Danh Vo, X, 2010. Vitrine made of dock oak originally used for decorative panels in Statens Museum for Kunst (designed by Vilhelm Dahlerup in 1896). 156 x 64 x 43 cm. Photo: Anders Sune Berg

Danh Vo, Milky Way, 2010. Vitrine made of dock oak originally used for decorative panels in Statens Museum for Kunst (designed by Vilhelm Dahlerup in 1896), 150 glass slides from the first American space walk, Gemini 4, from film flown on the mission, acquired from the personal collection of mission pilot Ed White II, later killed on Apollo 1, January 27, 1967, MacBook Air. 156 x 64 x 43 cm. Photo: Anders Sune Berg

Artworks: X and Milky Way

As a refugee and immigrant Danh Vo is in a state of transit, both culturally and in terms of identity; he is on a ceaseless journey through the contexts that constitute his identity. To Danh Vo identity is not an autonomous unity; rather, it is a fragile, compound, and easily influenced structure that is forever negotiated and changed.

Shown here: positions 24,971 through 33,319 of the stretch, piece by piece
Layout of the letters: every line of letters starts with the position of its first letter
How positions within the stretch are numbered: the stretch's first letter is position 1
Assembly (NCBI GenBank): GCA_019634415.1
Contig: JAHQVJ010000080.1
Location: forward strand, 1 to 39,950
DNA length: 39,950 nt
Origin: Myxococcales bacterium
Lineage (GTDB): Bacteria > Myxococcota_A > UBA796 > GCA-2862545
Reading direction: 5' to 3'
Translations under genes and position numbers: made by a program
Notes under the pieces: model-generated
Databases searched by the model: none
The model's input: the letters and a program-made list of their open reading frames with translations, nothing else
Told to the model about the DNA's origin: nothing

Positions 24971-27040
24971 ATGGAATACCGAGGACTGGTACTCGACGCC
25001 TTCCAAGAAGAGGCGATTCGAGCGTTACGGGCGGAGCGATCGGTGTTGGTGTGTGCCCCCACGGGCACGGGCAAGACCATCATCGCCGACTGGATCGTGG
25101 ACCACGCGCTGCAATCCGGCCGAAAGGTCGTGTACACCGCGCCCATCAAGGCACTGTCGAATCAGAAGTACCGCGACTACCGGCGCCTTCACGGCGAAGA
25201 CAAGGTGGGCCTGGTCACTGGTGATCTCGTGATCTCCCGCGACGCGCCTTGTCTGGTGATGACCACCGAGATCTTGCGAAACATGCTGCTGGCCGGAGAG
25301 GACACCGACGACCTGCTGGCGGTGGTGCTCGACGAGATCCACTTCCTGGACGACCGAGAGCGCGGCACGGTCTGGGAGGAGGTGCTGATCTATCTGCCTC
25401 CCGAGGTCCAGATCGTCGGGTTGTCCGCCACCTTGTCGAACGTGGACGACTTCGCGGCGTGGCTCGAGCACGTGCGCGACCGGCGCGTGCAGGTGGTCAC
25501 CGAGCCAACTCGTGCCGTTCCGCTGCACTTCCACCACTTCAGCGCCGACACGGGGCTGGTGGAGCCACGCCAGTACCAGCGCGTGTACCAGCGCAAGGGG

The journey becomes a symbol of this concept of identity. In fact, the entire meaning of the term “journey” can be developed and return in mutated, yet new form. The wood used to build the two display cases featured at the exhibition has also undertaken such a “journey”. In 1896 some of the oak that originally formed the wharves at the Copenhagen harbour, thereby becoming conserved and stained by ocean water, was used for panels at the newly built National Gallery.

When these panels were taken down during a renovation in the 1960s, the Gallery’s cabinetmaker kept the wood. Today, it has been reincarnated as new display cases used for an unconventional presentation of various objects – or, more accurately, as sculptures that mime a very classic, museum-like way of exhibiting objects.